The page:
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Mass Graves, Bodies Lining Streets as Russians Leave Towns; Mayor of Bucha is Interviewed about Massacre Left Behind by Russians; Group Pushes for Russia to Be Removed from U.N. Human Rights Council; Holocaust Survivor Flees Home Once Again. Aired 6-6:30a ET

Aired April 04, 2022 - 06:00   ET


ANNOUNCER: This is CNN breaking news.


BRIANNA KEILAR, CNN ANCHOR: Good morning to viewers in the U.S. and all around the world. It is Monday, April 4. I am Brianna Keilar, live in Lviv, Ukraine. John Berman is in New York.

And we begin with a weekend of horror and growing evidence of Russian atrocities against civilians in Ukraine. We do have to warn you, these are images that are graphic and disturbing.

This is where we are 40 days into Russia's war in Ukraine. Just look at Bucha, a suburb northwest of the capital of Kyiv, after Ukrainian forces retook the area following a Russian retreat.

There are lifeless bodies, apparently killed execution-style, littering the street, littering yards. We spoke with the mayor of Bucha moments ago, and he said that a lot of them were elderly, adding that he got the impression that Putin had given the green light for Russian troops to have a safari in Ukraine. We'll have more on that in a moment.

These sickening scenes follow the emergence of these images, which show at least 20 men lying face down on the pavement, some of them with their hands bound, others collapsed on their backs.

Ukraine's President, Volodymyr Zelenskyy, accusing Russia of war crimes, calling the attacks a genocide. The shocking images drawing international condemnation and calls for even tougher sanctions.

Secretary of State Tony Blinken describing the killings as a punch to the gut. Russia, in the meantime, denying any involvement in the civilian killings in Bucha. They claim that the footage is fake.

JOHN BERMAN, CNN ANCHOR: Yes, but what our CNN team saw with their own eyes was not fake. It was death. At least a dozen dead in body bags.

Also, we have new satellite images captures by Maxar Technologies, which appear to show mass graves dug into the ground near church grounds in Bucha.

I want to show you where Bucha is on the map. You can see, just northeast of Kyiv here, we can give you a closer look here. It's actually a pretty wealthy suburb to the northeast -- northwest, I should say, of Kyiv.

Other action I could show you overnight, an air strike in the port city of Odessa right here. This followed a Russian missile strike on an oil refinery and fuel depot in Odessa over the weekend.

And in Mykolaiv, the mayor there says the Russian missile strike killed one and injured five.

KEILAR: Let's head now to CNN's Fred Pleitgen, who has more on this story.


FREDERIK PLEITGEN, CNN SENIOR INTERNATIONAL CORRESPONDENT (voice- over): As Russian forces retreat from the area north of Kyiv, in their wake, scenes of utter destruction.

Whole blocks of houses flattened. Ukrainian authorities saying they believe dead bodies are still lying underneath.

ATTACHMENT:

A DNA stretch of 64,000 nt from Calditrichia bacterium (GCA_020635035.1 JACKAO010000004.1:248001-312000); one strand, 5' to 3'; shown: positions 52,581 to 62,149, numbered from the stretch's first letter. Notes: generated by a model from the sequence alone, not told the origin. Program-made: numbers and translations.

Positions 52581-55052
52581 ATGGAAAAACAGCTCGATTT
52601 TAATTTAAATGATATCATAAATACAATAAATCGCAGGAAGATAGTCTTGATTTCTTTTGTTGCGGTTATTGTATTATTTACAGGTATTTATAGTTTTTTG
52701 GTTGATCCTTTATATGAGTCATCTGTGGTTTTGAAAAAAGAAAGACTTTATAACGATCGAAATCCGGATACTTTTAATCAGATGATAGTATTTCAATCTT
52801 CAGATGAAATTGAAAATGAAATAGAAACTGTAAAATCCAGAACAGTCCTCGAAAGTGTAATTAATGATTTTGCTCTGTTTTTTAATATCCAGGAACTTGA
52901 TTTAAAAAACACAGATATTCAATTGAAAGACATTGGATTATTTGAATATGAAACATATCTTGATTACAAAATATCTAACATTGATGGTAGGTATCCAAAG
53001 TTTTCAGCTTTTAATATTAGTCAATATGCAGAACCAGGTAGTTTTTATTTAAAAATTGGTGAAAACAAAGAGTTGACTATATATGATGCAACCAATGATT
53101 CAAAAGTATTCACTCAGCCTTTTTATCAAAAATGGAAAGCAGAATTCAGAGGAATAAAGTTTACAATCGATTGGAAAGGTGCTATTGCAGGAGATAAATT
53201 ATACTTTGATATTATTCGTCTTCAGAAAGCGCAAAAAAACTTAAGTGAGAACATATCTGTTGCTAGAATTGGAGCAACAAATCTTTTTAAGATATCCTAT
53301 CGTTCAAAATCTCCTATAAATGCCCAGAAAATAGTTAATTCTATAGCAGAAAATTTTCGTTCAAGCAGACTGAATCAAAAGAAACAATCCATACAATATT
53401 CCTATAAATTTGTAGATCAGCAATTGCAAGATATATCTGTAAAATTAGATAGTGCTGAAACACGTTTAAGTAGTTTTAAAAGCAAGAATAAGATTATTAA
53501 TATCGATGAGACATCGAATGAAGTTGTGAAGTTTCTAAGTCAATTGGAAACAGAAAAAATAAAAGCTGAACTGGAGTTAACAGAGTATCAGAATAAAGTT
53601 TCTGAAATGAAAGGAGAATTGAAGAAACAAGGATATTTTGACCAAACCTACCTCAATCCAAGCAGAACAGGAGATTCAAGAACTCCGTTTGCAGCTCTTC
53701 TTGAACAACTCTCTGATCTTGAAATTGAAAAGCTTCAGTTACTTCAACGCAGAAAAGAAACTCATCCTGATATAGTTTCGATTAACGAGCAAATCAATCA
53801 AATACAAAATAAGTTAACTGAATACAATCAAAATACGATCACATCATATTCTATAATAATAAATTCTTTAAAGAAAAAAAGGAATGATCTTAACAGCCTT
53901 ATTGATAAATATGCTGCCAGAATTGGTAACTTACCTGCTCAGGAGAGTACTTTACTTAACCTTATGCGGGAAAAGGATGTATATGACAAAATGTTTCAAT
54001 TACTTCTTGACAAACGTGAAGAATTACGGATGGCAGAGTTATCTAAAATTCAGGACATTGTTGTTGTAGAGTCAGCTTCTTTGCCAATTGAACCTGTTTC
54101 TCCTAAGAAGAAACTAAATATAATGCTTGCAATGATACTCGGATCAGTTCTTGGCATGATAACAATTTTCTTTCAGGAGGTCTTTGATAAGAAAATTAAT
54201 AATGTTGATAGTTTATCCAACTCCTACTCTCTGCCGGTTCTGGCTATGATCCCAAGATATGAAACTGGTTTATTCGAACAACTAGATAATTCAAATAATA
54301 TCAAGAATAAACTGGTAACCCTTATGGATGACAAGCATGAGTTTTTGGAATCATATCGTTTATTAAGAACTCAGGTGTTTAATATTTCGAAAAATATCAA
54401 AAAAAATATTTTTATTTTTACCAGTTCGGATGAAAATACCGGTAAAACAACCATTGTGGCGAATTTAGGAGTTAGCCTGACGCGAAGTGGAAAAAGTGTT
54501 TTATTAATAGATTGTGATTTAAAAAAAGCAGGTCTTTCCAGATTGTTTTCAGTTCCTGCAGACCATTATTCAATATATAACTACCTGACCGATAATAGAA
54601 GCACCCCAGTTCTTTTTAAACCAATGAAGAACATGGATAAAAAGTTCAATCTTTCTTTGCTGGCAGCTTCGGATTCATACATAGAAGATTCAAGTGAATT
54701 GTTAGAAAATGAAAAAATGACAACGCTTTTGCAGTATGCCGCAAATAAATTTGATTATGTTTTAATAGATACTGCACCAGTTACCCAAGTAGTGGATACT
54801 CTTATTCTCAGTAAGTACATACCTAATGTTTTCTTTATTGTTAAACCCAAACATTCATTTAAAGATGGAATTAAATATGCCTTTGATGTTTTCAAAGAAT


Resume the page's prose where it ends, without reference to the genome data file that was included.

But here, the dead also lay in the open. Ukrainian national police showed us this mass grave in Bucha, saying they believe up to 150 civilians might be buried here, but no one knows the exact number. People killed while the Russian army occupied this town.

This is what it looks like when the hope is crushed. Vladimir (ph) has been searching for his younger brother, Dimitri (ph). Now, he's convinced Dimitri (ph) lies here, even though he can't be 100 percent sure.

The neighbor accompanying him with strong words for the Russians.


PLEITGEN: "Why do you hate us so much?" she asks. "Since the 1930s, you've been abusing Ukraine. You just want to destroy us. You want us gone. But we will be; everything will be OK. I believe it."

Video from Bucha shows bodies in the streets after Russian forces left the area. Some images even show bodies with hands tied behind their backs.

The Russian Defense Ministry denies killing civilians and claims images of dead civilians are, quote, "fake."

But we met a family just returning to their house in Borodyanka, which they say was occupied by Russian soldiers. They show us the body of a dead man, in civilian clothes, they had found in the backyard, his hands and feet tied, with severe bruises, and a shell casing, sill laying nearby.

Russia's military appears to have suffered heavy losses before being driven out of the area around Kyiv. This column of armored vehicles in Bucha, completely destroyed. (on camera): The way the Ukrainians tell us, is that the Russians were

trying to go towards Kyiv, and they were then intercepted by Ukrainian drones, artillery, and also the Javelin anti-tank weapons. It's not clear how many Russians were killed here, but they say many were, and others fled the scene.

(voice-over): A national police officer says the Russian troops were simply too arrogant.


PLEITGEN: "They thought they could drive on the streets and just go through," he says, "That they would be greeted, as though it's all right. Maybe they think it is normal to drive around, looting, to destroy buildings, and to mock people. But our people didn't allow it."

And now, it appears all the Russians have withdrawn from here. Ukraine says it is now in full control of the entire region around Kyiv. But it is only now that the full extent of the civilian suffering is truly coming to light.